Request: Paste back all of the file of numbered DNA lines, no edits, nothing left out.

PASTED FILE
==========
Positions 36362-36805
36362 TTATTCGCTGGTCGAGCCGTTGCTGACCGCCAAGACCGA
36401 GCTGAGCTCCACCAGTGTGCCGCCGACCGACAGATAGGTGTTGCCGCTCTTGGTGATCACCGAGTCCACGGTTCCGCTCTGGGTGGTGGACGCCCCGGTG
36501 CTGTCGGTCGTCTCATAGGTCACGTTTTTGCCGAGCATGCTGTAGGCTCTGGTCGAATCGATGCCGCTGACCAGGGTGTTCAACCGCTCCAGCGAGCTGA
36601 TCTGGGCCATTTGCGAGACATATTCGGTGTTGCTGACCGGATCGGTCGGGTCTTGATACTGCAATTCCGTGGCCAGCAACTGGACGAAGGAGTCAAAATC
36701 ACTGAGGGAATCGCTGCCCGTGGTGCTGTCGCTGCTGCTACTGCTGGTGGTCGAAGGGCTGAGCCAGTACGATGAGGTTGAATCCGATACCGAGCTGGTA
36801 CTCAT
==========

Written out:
Positions 36362-36805
36362 TTATTCGCTGGTCGAGCCGTTGCTGACCGCCAAGACCGA
36401 GCTGAGCTCCACCAGTGTGCCGCCGACCGACAGATAGGTGTTGCCGCTCTTGGTGATCACCGAGTCCACGGTTCCGCTCTGGGTGGTGGACGCCCCGGTG
36501 CTGTCGGTCGTCTCATAGGTCACGTTTTTGCCGAGCATGCTGTAGGCTCTGGTCGAATCGATGCCGCTGACCAGGGTGTTCAACCGCTCCAGCGAGCTGA
36601 TCTGGGCCATTTGCGAGACATATTCGGTGTTGCTGACCGGATCGGTCGGGTCTTGATACTGCAATTCCGTGGCCAGCAACTGGACGAAGGAGTCAAAATC
36701 ACTGAGGGAATCGCTGCCCGTGGTGCTGTCGCTGCTGCTACTGCTGGTGGTCGAAGGGCTGAGCCAGTACGATGAGGTTGAATCCGATACCGAGCTGGTA
36801 CTCAT